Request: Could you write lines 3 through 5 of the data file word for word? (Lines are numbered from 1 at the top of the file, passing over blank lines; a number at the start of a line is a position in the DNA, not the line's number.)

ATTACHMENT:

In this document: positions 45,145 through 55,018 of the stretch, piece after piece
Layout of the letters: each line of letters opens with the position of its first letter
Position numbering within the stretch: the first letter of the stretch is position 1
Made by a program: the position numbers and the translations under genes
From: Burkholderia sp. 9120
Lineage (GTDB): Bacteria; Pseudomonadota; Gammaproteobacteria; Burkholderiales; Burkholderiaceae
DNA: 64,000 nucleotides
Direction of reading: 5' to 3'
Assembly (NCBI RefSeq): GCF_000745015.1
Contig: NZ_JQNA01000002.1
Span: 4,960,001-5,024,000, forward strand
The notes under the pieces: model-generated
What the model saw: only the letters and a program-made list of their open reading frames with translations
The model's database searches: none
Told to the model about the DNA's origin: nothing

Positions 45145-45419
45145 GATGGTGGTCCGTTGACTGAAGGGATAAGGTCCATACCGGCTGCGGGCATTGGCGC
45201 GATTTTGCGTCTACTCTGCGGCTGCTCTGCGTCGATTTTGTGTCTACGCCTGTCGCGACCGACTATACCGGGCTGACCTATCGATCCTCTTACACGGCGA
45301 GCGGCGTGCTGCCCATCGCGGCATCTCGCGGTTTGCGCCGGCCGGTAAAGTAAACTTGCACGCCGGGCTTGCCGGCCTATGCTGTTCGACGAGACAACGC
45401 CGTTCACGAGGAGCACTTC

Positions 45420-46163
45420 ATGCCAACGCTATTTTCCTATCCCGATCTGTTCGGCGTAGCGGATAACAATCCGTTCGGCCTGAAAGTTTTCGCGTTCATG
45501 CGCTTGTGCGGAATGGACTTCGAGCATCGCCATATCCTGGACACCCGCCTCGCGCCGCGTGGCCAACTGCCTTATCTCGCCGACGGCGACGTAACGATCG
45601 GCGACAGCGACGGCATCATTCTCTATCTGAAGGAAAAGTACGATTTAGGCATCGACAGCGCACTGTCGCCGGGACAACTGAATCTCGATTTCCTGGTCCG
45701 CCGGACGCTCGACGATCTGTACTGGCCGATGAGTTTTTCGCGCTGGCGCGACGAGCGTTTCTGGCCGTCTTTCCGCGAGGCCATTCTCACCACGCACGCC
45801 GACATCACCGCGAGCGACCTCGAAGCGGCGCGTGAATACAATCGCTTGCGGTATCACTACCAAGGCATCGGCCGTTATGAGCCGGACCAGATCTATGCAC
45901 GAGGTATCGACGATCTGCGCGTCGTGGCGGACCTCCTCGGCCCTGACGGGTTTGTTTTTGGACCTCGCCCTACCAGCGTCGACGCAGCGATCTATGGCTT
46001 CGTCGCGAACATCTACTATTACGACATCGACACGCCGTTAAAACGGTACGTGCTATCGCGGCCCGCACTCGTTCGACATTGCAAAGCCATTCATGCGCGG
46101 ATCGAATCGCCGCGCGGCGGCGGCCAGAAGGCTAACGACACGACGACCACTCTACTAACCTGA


Position numbering within the stretch: the first letter of the stretch is position 1
Made by a program: the position numbers and the translations under genes
From: Burkholderia sp. 9120